THREE of the world’s leading cruise companies—Carnival Corp., Royal Caribbean International and Norwegian Cruise Lines—have expressed interest to help develop the Philippines as a cruise-ship destination, the Philippine Embassy in Washington, D.C. said recently.
In a statement, Philippine Ambassador to the United States Jose L. Cuisia Jr. said officials of the three companies provided feedback on how the Philippines could become a cruise destination that would provide their guests with a unique and memorable experience.
“The cruise giants were open to working with the Philippines in destination development while they discussed infrastructure requirements, “ Cuisia said after a recent economic diplomacy mission to the US state of Florida, where he met with cruise-company officials.
During the meeting, Cuisia took the opportunity to emphasize to the cruise-line executives the notable destination possibilities in the Philippines, particularly Vigan City in Ilocos Sur province, which is now vying to be one of the Seven New Wonders of the World.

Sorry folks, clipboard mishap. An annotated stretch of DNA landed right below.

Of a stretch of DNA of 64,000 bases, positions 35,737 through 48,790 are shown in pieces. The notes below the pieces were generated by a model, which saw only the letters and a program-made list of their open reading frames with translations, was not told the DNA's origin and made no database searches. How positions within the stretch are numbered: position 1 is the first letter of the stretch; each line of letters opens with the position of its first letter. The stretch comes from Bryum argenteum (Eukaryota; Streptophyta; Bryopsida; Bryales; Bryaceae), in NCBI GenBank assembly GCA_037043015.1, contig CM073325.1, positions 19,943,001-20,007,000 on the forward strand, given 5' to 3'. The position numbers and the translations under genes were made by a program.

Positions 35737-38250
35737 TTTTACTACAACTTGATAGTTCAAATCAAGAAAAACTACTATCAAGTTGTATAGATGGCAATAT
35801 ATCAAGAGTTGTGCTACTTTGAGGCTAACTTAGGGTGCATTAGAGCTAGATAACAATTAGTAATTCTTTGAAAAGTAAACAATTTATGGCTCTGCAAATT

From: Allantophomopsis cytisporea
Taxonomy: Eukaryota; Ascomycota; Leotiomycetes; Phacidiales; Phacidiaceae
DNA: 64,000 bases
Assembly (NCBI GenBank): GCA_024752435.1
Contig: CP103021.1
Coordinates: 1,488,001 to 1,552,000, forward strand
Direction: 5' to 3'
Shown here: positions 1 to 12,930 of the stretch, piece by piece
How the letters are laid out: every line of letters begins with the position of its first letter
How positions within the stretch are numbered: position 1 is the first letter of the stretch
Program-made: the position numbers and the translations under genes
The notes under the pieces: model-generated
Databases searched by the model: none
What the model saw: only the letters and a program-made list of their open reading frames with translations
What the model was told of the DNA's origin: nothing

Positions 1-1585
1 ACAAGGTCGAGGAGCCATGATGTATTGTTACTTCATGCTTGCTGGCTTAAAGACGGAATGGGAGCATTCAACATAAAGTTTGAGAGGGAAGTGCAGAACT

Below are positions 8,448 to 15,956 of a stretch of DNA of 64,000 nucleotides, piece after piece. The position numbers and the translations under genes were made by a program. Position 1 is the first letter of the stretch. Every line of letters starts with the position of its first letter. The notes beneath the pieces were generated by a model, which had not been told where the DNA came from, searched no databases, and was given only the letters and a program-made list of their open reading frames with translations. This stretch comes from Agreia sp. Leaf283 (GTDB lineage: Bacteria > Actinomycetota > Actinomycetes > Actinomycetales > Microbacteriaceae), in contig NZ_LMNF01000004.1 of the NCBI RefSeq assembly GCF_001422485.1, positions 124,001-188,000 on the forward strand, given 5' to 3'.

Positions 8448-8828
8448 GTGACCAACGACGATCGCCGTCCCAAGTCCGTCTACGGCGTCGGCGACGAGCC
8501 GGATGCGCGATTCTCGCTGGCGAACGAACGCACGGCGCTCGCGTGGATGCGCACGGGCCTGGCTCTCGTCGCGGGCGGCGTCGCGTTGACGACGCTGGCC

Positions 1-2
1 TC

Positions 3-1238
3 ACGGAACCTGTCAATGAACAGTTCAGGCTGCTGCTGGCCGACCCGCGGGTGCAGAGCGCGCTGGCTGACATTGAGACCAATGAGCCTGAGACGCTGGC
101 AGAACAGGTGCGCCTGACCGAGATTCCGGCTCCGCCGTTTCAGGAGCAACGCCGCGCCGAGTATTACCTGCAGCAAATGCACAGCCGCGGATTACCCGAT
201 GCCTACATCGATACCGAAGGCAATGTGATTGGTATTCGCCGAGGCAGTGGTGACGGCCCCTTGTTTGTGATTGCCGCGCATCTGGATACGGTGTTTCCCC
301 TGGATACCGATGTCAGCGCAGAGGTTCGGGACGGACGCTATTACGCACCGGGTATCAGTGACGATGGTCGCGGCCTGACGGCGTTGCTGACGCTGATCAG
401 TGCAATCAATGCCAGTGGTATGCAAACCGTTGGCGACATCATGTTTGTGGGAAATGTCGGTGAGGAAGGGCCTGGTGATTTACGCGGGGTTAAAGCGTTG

A favorite tourist destination in the northern Philippines, Vigan has been described as “the best-preserved example of a planned Spanish colonial town in Asia,” and is the only Philippine city on the list of heritage sites declared by the United Nations Educational, Scientific and Cultural Organization.
At the same time, the three cruise-industry leaders, which already employ a combined total of 61,700 Filipino crew members, disclosed their plans to hire more seafarers from the Philippines as they acquire more cruise ships to support their expansion plans.
“They have nothing but high praises for their Filipino crew. They told us that service is in the Filipino genes,” Cuisia said. “Carnival officials even commented that their company will not be what it is if not for their wonderful Filipino crew.”
Carnival Corp. employs the largest number of Filipinos with 37,700 crewmen, followed by Royal Caribbean with 16,000, and Norwegian Cruise Lines with 8,000.
Image credits: Alvin I. Dacanay